Canadians file individual tax returns and pay tax at progressively higher rates as income increases. Some countries, such as the United States, allow couples who are married and who file jointly to save tax if one spouse earns significantly more than the other and their incomes are combined. While Canada’s laws on income splitting are not as generous, there are a few strategies that taxpayers here who are single, married or have children can pursue to split income and lower their tax bills.
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Taxpayers who work for themselves have unique opportunities to split income that are not available to employees. For one, they can employ family members and pay them a tax-deductible salary. This can be advantageous when they have family members whose incomes and tax rates are lower. A taxpayer can deduct the salary from taxable income just like other business expenses.
A salary paid to a spouse or child is deductible if it meets three conditions. First, the salary is actually paid to them. The work they do must also be necessary for earning the business income. Lastly, it must be reasonable given their age, and in line with what you might pay someone else. The salary should be reported on a T4 slip just as you would for another employee.
Business owners can split income with a corporation by incorporating their business. When a corporation earns income, you only pay personal tax on the income that is paid out personally as either a salary (as an employee) or as a dividend (as a shareholder). Business income that is left in a corporation and not withdrawn from personal use is only subject to corporate tax.
Small business income tax rates for a corporation range from 10 per cent to 12.2 per cent depending on the province or territory. By comparison, the top personal tax rate in Canada is as high as 54.3 per cent. This means when you split income with a corporation, you can defer up to about 40 per cent tax on that income. This higher after-tax income can be used to reinvest in the business or to invest in stocks, bonds, mutual funds, exchange traded funds, real estate, or other investments in a corporate investment account.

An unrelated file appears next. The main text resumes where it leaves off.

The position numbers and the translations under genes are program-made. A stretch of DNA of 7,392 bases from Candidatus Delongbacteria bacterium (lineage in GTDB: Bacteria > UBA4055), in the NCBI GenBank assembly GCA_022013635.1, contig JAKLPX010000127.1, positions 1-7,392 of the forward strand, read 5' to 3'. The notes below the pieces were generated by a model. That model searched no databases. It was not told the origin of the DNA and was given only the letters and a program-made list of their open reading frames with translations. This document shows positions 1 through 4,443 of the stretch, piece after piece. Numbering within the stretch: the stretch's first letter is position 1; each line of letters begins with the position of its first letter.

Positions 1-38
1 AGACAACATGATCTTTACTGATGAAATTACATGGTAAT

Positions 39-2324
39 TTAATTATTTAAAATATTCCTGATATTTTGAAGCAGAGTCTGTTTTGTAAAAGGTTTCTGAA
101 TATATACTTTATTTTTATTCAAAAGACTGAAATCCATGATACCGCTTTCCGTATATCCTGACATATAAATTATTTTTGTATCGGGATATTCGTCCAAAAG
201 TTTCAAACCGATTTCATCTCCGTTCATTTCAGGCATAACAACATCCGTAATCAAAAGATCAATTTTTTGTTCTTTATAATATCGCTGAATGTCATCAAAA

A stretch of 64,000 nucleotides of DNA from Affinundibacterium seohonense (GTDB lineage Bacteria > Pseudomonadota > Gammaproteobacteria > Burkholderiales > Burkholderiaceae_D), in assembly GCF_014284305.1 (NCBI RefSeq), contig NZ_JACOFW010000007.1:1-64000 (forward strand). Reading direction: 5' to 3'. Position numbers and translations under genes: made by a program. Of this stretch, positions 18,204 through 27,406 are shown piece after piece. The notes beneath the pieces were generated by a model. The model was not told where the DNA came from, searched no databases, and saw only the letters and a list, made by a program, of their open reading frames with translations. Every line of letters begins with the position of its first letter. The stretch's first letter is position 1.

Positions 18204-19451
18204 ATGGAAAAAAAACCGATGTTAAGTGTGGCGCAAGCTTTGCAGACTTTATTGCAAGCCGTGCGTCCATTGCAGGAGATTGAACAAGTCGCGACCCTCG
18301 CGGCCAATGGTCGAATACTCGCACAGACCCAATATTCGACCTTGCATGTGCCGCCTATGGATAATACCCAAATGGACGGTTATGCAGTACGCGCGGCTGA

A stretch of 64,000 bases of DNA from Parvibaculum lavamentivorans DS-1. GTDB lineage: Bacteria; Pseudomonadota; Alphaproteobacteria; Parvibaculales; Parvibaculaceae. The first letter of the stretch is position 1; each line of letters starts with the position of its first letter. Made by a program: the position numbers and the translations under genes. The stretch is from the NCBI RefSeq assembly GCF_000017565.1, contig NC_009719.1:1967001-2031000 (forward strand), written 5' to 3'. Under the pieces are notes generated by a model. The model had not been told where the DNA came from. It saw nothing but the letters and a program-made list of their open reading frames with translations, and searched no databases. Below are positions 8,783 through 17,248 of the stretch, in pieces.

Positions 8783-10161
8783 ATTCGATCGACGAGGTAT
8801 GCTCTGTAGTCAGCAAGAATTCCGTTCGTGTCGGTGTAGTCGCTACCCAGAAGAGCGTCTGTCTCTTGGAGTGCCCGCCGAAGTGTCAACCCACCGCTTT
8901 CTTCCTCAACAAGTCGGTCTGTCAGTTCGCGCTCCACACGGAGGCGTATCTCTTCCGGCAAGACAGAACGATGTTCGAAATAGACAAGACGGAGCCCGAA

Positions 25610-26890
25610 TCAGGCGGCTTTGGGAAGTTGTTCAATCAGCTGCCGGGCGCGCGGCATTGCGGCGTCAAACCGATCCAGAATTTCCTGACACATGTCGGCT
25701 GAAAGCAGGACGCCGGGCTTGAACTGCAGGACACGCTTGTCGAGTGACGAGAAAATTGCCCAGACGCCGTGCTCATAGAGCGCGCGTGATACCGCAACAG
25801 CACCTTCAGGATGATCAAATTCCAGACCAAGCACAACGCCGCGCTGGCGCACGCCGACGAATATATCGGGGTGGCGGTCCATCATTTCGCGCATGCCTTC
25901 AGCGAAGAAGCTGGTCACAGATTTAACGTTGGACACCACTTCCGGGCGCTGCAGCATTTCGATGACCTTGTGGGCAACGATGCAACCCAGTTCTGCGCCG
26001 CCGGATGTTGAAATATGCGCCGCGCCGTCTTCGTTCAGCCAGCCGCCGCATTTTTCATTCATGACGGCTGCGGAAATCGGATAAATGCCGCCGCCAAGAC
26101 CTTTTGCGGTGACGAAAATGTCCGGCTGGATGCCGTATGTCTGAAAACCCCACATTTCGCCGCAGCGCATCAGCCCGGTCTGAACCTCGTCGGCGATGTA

Until 2018, it was possible for business owners to split income with adult family members by paying them dividends on shares they owned of a corporation. Beginning that year, tax on split income (TOSI) rules came into effect and made it more difficult to pay dividends to family members. Split income paid from a corporation is taxed at the highest tax rate unless certain criteria are met. One of the most common exceptions is when a family member who owns shares of the corporation works at least 20 hours per week on average for the company. In this case, dividends can be paid to them and taxed to them without the punitive TOSI rules applying.
Workers with pensions can split their eligible pension income with their spouse or common-law partner in retirement. However, there is a difference between defined-benefit (DB) and defined-contribution (DC) pension plans.
Workers with DB pensions that receive a calculated monthly benefit in retirement can split up to 50 per cent of their pension with their spouse or common-law partner on their tax return. The amount can change from year to year and the ability to split income can help a couple to pay the least amount of combined tax.
Workers with DC pensions that invest in mutual funds to provide a future retirement income have restrictions on their ability to income split. If the DC pension is used to buy an annuity or provide another lifetime retirement benefit, the income may be eligible to split with a spouse or common-law partner without restriction. Otherwise, a DC pension must be converted to a life income fund (LIF) or locked-in retirement income fund (LRIF) depending on the federal or provincial pension legislation for the plan. Although withdrawals can generally be taken from a LIF/LRIF at 55, the income cannot be split with a spouse or common-law partner until the accountholder’s age 65.